St. Paul city leaders are moving forward with a huge and historic investment in low-cost living.

At their most recent City Council meeting, council members approved a $71 million plan to expand housing over the next three years.

Chris Tolbert represents Ward 3 and the Housing Redevelopment Authority.

“This is going to help people, help families, help create affordable housing and stable homes,” he said.

Tolbert spoke with enthusiasm as he announced the creation of a first-of-its-kind $10 million Affordable Housing Trust Fund with its own funding source from a newly re-opened parking ramp and a 10.46 percent tax levy.

“There are three priorities: Preservation of quality affordable housing, production of affording housing and protection of people who are living in affordable housing,” Tolbert said.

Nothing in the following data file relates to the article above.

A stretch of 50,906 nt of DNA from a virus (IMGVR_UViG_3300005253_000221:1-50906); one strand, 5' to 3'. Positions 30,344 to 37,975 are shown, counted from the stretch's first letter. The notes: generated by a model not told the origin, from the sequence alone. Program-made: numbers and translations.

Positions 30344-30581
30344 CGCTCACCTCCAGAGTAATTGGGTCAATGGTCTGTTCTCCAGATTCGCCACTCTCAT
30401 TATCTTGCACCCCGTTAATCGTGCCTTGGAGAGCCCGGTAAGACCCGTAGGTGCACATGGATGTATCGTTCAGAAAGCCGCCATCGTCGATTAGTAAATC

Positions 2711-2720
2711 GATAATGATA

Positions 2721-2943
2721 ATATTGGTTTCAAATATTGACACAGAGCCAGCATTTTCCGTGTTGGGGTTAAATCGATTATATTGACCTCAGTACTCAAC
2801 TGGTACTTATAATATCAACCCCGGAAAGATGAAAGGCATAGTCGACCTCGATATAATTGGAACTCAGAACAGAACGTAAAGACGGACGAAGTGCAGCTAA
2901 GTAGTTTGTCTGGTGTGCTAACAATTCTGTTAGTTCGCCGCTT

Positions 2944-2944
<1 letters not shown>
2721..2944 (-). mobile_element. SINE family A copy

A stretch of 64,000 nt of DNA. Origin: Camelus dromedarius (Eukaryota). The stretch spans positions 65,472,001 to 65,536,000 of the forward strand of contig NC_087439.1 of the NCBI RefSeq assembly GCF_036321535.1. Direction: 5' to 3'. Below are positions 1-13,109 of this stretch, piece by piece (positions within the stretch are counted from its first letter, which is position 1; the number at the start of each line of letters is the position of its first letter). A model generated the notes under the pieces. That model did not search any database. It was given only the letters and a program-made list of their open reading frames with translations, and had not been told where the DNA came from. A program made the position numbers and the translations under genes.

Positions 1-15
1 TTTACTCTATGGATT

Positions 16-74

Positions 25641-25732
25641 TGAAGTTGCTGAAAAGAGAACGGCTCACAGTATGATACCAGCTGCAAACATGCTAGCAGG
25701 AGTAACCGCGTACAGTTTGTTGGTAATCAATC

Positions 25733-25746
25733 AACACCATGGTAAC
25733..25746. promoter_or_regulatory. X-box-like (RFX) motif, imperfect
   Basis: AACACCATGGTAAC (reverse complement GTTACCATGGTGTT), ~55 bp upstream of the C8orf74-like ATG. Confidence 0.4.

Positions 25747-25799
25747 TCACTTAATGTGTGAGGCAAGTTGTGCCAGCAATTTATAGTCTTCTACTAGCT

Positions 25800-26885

That is a reference to rent control for low-to-moderate income households. Records show right now in Ramsey County, there are 1,346 people on a waiting list, but only seven vacancies.

Thirty-year-old Latrice McKinney has seen it and lived it. Only six months ago, the single mother of two children was just trying to survive.

“I was actually in a shelter,” she said.

Now, her family lives at the Jamestown Complex near Interstate 94 and Dale Street. Her rent is subsidized and the units have recently been refurbished after years of wear and tear.

“There are two levels, central air, it’s awesome, I couldn’t ask for anything better,” she said.

The Jamestown is a huge block of renovated apartments that illustrate the kind of proposed projects targeting existing housing in St. Paul.

City leaders are considering other strategies that allow for more density and perhaps hiring a staffer who would focus solely on the city’s housing crisis.

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